Q: What impact did serving as a peer counselor have on you?
A: I have gained a new awareness when interacting with people and I feel this experience has increased my emotional intelligence. I do my best to spread positivity each and every day by recognizing that the interactions I have with people can have a huge impact on their lives.
Q: Can you define "kindness"?
A: To me, kindness means being emotionally aware of others and offering continuous support to those around you. Kindness can be shown from little things such as saying thank you, holding the door for others, or even complimenting someone. It can also be exemplified through larger things such as assisting someone through difficult times.
Q: In your experience, what was the impact of the COVID pandemic on young people?
A: The little good that did come from COVID was that the pandemic highlighted the importance of self-care practices. Many students went from rigorous schoolwork and busy lifestyles to immediate isolation. This shift illustrated that it is okay to take breaks and not force students to stretch themselves thin. 
Additionally, many young people’s lives changed by the pandemic whether their financial, family, or physical situations had changed. These unforeseen circumstances shifted many people’s views on what they truly value in life.
Q: Did you find that self-care was important in your role? Can you say more about this?
A: You cannot fully help people when you are not meeting your own needs. Even before joining HOPE Squad I had struggled with this because I enjoyed giving and helping people even when I could not give anymore. Once I was in this role, I found that our curriculum had equally emphasized the importance of self-care, and I even learned about new activities I could try to decompress. I have found that self-care is one of the most important things you could do in order to recharge your social, emotional, and physical batteries.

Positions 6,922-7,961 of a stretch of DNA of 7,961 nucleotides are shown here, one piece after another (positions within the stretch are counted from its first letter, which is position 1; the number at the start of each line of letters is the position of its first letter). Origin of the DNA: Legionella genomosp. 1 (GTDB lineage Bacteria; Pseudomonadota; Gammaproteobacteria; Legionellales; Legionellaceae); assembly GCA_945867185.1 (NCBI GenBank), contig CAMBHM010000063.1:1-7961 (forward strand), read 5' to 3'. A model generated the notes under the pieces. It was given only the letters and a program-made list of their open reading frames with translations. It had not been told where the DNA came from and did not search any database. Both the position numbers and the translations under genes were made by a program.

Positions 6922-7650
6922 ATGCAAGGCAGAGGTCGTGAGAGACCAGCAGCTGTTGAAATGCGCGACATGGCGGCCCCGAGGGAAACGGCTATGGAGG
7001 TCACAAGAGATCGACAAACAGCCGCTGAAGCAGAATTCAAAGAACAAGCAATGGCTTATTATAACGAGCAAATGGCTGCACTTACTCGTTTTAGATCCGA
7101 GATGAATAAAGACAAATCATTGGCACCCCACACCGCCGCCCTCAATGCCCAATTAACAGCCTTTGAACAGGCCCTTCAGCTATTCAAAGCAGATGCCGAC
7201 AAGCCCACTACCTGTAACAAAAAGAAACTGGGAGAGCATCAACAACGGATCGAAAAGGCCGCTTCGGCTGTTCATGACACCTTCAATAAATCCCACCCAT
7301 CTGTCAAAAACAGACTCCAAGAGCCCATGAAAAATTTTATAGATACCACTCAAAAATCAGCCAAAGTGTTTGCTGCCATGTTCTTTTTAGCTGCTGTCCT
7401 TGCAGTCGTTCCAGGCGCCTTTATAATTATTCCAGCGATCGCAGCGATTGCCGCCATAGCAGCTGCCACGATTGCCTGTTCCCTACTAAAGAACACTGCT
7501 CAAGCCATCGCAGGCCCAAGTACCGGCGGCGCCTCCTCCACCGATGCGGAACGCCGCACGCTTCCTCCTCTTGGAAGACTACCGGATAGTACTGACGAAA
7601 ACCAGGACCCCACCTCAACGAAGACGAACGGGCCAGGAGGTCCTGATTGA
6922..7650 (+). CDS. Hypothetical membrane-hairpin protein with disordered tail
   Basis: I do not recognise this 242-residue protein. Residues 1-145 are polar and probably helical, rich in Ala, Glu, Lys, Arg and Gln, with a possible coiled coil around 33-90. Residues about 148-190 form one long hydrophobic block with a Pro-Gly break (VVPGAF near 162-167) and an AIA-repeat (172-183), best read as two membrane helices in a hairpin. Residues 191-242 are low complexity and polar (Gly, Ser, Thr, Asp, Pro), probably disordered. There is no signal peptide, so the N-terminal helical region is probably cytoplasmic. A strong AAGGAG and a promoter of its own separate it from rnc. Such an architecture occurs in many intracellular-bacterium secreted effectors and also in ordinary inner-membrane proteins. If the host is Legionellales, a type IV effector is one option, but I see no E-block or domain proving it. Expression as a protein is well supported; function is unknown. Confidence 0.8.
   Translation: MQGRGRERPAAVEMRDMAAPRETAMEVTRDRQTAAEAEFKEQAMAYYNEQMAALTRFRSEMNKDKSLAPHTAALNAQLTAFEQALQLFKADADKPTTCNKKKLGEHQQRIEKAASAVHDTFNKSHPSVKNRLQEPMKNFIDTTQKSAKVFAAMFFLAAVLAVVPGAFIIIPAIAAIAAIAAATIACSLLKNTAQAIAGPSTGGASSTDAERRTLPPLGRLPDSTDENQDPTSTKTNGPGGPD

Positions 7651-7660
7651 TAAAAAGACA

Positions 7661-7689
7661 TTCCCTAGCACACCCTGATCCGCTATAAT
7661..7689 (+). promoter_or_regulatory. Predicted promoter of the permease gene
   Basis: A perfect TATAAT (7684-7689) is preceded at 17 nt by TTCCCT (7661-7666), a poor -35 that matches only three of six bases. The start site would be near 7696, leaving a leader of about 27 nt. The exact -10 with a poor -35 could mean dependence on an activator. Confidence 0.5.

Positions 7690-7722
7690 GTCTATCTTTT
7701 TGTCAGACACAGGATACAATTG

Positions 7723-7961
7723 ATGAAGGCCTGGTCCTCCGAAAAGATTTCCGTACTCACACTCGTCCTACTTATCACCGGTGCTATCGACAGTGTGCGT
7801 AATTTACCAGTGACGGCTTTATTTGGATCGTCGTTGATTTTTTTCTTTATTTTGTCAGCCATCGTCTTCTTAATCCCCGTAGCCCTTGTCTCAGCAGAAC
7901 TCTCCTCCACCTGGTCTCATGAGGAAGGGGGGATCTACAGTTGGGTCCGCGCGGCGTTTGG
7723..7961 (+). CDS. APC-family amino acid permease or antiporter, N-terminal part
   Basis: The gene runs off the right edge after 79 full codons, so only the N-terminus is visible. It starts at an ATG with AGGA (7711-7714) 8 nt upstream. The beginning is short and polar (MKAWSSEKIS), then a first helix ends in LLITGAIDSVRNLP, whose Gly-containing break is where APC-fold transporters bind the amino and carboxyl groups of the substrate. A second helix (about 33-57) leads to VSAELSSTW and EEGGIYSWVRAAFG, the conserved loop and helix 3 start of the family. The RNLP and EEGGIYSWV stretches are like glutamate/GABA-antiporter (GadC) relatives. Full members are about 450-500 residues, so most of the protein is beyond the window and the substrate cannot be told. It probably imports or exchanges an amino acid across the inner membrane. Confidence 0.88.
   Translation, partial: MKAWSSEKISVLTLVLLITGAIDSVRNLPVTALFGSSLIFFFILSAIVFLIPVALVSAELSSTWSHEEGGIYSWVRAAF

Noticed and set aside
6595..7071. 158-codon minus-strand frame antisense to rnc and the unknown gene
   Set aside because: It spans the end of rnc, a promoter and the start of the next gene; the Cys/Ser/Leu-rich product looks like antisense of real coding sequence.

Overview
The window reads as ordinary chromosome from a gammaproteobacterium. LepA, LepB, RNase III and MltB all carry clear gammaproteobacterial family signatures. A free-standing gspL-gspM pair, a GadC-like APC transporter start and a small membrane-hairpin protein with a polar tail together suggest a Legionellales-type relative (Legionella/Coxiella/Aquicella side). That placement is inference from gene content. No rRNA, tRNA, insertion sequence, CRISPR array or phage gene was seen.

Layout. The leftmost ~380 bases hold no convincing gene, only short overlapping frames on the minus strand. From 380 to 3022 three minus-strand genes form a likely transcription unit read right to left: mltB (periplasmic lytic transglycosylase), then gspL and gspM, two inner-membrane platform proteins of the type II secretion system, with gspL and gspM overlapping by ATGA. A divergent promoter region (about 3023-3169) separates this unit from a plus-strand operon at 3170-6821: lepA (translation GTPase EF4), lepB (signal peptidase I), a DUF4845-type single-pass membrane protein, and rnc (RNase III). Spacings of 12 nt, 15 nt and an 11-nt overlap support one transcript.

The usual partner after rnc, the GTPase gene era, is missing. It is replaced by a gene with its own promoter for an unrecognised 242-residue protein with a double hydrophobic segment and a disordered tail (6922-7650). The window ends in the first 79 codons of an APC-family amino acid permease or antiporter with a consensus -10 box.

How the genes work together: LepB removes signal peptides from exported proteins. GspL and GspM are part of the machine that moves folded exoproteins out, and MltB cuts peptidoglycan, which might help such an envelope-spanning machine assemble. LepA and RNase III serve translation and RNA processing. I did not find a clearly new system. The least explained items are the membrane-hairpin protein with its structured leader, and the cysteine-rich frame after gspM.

Q: If schools and youth programs want to learn more about youth led peer counseling, who could they contact or what resources would you recommend?
A: I would recommend schools and youth programs to look into starting a HOPE Squad. This organization has done a good job developing a curriculum for students to follow in order to begin breaking the stigma around mental health. If this opportunity is not an option, an alternative could be hosting educational events centered around mental health by consulting mental health experts in the area. Anything that involves talking about mental struggles and acknowledging that everyone deals with these issues whether big or small, is one step closer to normalizing discussing mental health.
Additionally, I would also recommend having all faculty to be QPR certified, sponsored by a Youth Suicide Prevention organization, as this is one of the most important educational tools I have been taught. As a society, I think it is important to be able to recognize the warning signs of suicide because this information alone can save lives if we correctly respond to these signs.

Click the image below to hear an interview with Sofia when she was named "A Rising Star." 

Click on the image below to view a video of statements by other HOPE Squad youth volunteers.


Sofia Mendoza is a freshman in First-Year Engineering at Purdue University. She serves as the project manager for the Women in Engineering section of the Engineering Projects in Community Service initiative at Purdue, as well as a multi-faceted dancer for XSeries and the Purdue Contemporary Dance Company. Along with her passion for STEM and dance, she has an extensive history with advocating for mental health as a past member of HOPE Squad, a peer-to-peer suicide prevention program.